I hope this helps. If you’d like some help in finding healthy boundaries, establishing them, and sticking to them, consider working with me as your coach. I can help support you and provide accountability as you make this important change in your life.

*Question has been modified for the sake of brevity and to protect privacy.

8 Comments
  1. Pat Franklin says:

    Thank you for this timely blog. I deal with mental illness in a relationship that definitely has boundary issues. A couple of your comments hit the bulls-eye in a helpful way. I’m learning that disappointment can be endured although uncomfortable.

  2. LISA RICHMAN says:

    This really touched me. Tears. In the only child of a mom with mental illness. Her therapist wants me to call her. I’m so anxious about that. I feel so embarrassed and humiliated that my mom is like this and I’m the child. It reminds me of her not being a mom as a mom should be my early life.

    • Amy says:

      Lisa, I can relate so much to what you say. My mom has mental illness too, and I used to feel a lot of shame around that. I worked with therapists to experience my own healing (and I’m still in process with this), but I made a big leap forward when I realized my mom’s illness has an impact on me, but it says nothing about me. I’m not her, her illness is not mine, her behaviors are not mine, and the fact that she has a severe illness is not a reason for anyone to feel ashamed. I think we naturally identify so strongly with our parents, it’s hard to make that separation in identity. But I hope you’ll be able to come to the same place. You have wounds that need healing, just like everyone. And you’re in good company.

  3. Christy McKelvey says:

    Thank you Amy. You’re comments to Lisa really helps me too. My mom and so many of my family members on her side of the family have MI and I have struggled with identity and shame because of it for years. In my immediate family as well, my hubby and one daughter have been diagnosised as well…we didn’t realise until resent years hos family also has MI…you really helped me when I heard you speak in Charleston at the Summit: The Struggle Is Real…I was drawn to the titles of your talks and signed up for every one of them I could prior to the conference…little did I know God would use your testimony and words to teach me its okay tp be who I am and come from the family line I come from.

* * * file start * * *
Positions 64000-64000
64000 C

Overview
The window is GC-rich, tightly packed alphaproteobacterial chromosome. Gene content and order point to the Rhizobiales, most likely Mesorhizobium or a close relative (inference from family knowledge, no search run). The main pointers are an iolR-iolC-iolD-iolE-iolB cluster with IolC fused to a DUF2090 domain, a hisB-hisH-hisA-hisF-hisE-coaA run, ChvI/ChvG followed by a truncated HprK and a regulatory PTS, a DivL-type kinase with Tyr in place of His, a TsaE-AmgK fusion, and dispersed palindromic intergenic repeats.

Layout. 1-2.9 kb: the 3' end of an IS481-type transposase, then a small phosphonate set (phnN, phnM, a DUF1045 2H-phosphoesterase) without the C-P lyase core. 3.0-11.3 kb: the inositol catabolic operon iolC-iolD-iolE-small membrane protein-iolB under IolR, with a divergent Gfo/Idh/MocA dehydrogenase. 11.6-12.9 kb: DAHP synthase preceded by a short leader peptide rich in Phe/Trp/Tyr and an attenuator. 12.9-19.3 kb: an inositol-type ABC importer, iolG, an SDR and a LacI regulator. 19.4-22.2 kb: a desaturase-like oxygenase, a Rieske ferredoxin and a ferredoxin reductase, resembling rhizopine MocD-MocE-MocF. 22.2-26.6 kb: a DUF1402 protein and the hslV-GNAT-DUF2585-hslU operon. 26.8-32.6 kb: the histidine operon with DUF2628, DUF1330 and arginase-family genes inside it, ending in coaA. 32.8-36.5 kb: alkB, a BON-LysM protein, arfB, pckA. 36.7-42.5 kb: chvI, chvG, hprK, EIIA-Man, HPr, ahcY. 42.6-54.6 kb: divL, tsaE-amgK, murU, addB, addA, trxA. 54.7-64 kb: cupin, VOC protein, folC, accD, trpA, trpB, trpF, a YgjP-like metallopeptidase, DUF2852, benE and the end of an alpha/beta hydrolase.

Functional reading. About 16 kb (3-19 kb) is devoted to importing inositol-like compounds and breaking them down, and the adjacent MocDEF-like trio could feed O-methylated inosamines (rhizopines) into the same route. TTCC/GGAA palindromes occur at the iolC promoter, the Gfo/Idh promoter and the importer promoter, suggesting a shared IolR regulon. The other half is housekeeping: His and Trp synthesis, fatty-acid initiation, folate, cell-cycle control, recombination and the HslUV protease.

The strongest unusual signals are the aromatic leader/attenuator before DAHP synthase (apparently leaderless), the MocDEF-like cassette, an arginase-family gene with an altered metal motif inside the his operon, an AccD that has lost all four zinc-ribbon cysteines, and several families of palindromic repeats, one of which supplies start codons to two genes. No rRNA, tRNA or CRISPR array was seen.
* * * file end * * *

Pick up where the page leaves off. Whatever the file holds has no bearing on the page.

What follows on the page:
I do feel alot of pressure as one of the only people in the family without some form of mental illness to be the ome that calls around checks on everyone…are they going to therapy..seeing the psychiatrist..taking their meds…making healthy decisions…moving as close to wholenss as they can…etc..etc
    It’s huge in my life and so overwhelming. I needed to see this today to remind myself – its God not me- who will love them most..and God not me- who is the lover of their souls and healer of their paincand tormenting thoughts and behaviors.
    Thank you again…you always reset me when I feel too responsible for others. And thank you for praying.

    • Amy says:

      Christy, this is awesome to hear. I’m so glad my words have been helpful to you. I know you really love your family, and your journey is a painful way to travel through life. The people in your life need you–but you have needs too. I wonder what kind of support you have in place for yourself. Please consider who can come alongside you and be with you when you feel overwhelmed (and when you don’t!)

  4. Joseph Fisher says:

    Thank you mrs. Amy for this post. I have a young son that’s only 15 who has a mental illness. He will turn 16 in a few weeks. This is one of the hardest storms I had to go through. It has been going on for about 2 years. My son was a bright kid who was in the band for years. My son had many dreams and hopes for his future. My son mental illness hurt me to my core. I prayed for my son every day. He did not want to be labelled with a mental illness. I asked God to give him peace that surpass all understanding. My son is more open to talk about his illness today. That is a blessing from God. It has been many ups and downs. They have all so been many tears and stressful nights. But our God has giving us peace to accept what we can not change. Our God is good in bad and good times. Life is so short. We are united as a family to take it one day at a time. We enjoy the good days and thank God we made it through those bad days. Our God grace and mercy is more than enough. I thank God for your post on mental illness because it has truly blessed my life. Colossians 3:15 and let the peace of Christ rule your hearts, to which indeed you were called in one body. And be thankful. God bless you and your family mrs. Amy in Jesus mighty name amen.🙏🙏🙏

    • Amy says:

      Thank you for your encouragement, Joseph. God bless you and your family, and I thank God for the help and grace he has given you. I know it’s not easy!

© 2017 Amy Simpson.